Customer Service 1 (888) 261-2693
Please enter Search keyword. Advanced Search

One of the Most Important Lessons When Buying Stocks

By Mike Barrett, analyst, Extreme Value
Friday, July 10, 2015

You're not going to succeed in the stock market by just buying the world's best businesses...
For the past several years, my colleague Dan Ferris and I have urged Extreme Value readers to buy great businesses... Businesses that gush free cash flow, reward shareholders, have great balance sheets, earn consistent profit margins, and have high returns on equity.
But if you pay too much, even a fantastic company can turn into a mediocre and possibly terrible investment...
That's why we also tell readers to never buy a great business until it's trading at a cheap price. This is a discipline I impose upon myself and encourage you to embrace.
To see just how a great business can turn into a mediocre – and even terrible – investment if you pay too much, let's look at American candy icon Tootsie Roll Industries (TR)...
We've never recommended Tootsie Roll, but Dan and I have followed the high-quality business for years. Tootsie Roll's results don't change much from year to year or decade to decade. Since 2005, revenue and free cash flow (FCF) have compounded at low levels of about 1.5% per year. Since revenue doesn't change much year-to-year, neither do dividends or shareholder equity.
Return on equity, or "ROE" (using free cash flow instead of the usual net income because the business is capital-intensive), is routinely a strong 15%-20%. Occasionally, when manufacturing equipment is updated and capital expenditures exceed 2% of revenue, the ROE drops to 5%-10%.
Since things don't change much operationally, it's crucial you buy shares at a cheap price. Otherwise, you lock yourself in for years of meager returns, despite the regular cash and stock dividends.
Let me illustrate...
Right now, shares trade around 24.5 times trailing 12-month free cash flow. That's expensive for outside passive minority investors like us.
If you'd bought Tootsie Roll in 2005, you'd have paid a similarly expensive multiple. Shares ended that year at $28.93, valued near 23 times FCF.
Since then, approximately $10 in cash dividends and stock splits would have reduced your cost basis from $28.93 to $18.66. (Capital returned to you lowers your cost basis dollar for dollar.)
At the end of 2014, shares closed at $30.65. That produced a compound return of just 6% per year over the full nine-year holding period. At Extreme Value, we want our investment capital to earn double-digit compound returns of 10% or better.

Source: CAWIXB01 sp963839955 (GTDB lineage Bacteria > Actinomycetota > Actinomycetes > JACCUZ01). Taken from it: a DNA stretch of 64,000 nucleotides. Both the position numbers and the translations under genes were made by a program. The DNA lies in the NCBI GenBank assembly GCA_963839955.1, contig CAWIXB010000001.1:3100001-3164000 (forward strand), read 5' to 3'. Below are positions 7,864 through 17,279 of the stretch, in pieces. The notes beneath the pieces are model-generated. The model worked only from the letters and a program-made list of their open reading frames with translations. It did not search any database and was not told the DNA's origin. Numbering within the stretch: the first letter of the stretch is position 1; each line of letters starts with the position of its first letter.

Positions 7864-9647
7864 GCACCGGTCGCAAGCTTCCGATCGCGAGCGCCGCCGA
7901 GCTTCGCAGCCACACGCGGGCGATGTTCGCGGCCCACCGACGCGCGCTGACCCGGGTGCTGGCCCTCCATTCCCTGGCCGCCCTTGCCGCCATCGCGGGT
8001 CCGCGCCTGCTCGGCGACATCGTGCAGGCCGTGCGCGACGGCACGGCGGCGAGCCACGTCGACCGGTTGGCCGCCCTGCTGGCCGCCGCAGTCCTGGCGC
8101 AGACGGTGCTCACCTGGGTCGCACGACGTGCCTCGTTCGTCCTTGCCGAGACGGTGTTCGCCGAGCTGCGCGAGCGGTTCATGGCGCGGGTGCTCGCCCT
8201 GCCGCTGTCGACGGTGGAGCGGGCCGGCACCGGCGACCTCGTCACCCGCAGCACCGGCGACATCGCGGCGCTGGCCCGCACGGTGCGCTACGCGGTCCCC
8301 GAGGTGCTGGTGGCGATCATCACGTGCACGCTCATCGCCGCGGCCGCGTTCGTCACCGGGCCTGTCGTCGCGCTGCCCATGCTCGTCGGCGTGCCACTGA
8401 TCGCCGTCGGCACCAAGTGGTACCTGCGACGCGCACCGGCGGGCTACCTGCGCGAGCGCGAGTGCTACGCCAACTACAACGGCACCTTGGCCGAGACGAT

It was the same story if you bought in 2010. Shares were trading near $29 and at an expensive 23 times 12-month FCF. By the end of 2014, your cost basis would have been reduced to $24 by cash dividends and stock splits. Again, that's a compound return of only around 6% per year over the four-year holding period.
If you had bought when shares were cheap, though, it would have been a different story entirely...
Shares temporarily dropped to $20 in 2009 and the valuation multiple was a much-lower 15 times FCF. Since then, cash dividends and stock splits would have reduced the cost basis to about $13.68... and the compounded return on investment would've been closer to 18%, not 6%, per year.
This is one of most important lessons I can teach you about buying stocks: A great business is a great long-term investment only if you buy it when it's unusually cheap. Pay too much and you're doomed to underperform, or possibly even lose money.
This is why you should be choosy about making new trades. Stock prices have soared the past six years so most individual stocks are still too expensive to buy today.
In short, if a great business you want to buy is expensive right now, be patient. Prices tend to fluctuate. Eventually, you'll get a chance to buy it at a price that will also make it a great investment.
Good investing,
Mike Barrett

Further Reading:

Investors need to view their stock, bond, real estate, and commodities purchases just like they would view buying a house, car, phone, or groceries – don't overpay. It sounds simple... but most people can't bring themselves to do it. Learn more about this critical concept in this classic interview with Editor in Chief Brian Hunt.
"If you study what I'm about to teach you," Dan Ferris writes, "you will be able to identify companies that 'jump off the page' as wonderful investments you'd like to own one day." The best part is you won't have to pick stocks anymore. "They'll pick you!" Get all the details right here.

Market Notes


Our warning to avoid "3D printing" stocks is still proving to be a heck of an idea...
In January 2014, we ran a warning on the market's top 3D-printing stock, 3D Systems (DDD). 3D printing is the printing of solid objects... rather than conventional "on paper" printing. The industry uses computers and special materials to "print" things like tools, guns, and toys.
Over the past few years, 3D printing has become one of the world's biggest tech stories. And with good stories come good stock rallies. Printer maker 3D Systems shot from $10 a share in late 2011 to $97 in early 2014. It's one of the biggest stock market winners in recent memory.
In our original note, we mentioned that high-growth "story" stocks like 3D Systems often get far too popular with the investment public... and far too expensive. When growth rates slow, these stocks get slammed. Our note was well-timed. Since then, 3D Systems has lost nearly 80% of its value... and just reached a new multiyear low. It continues to be a great case study in avoiding popular investments.

premium teaser

Recent Articles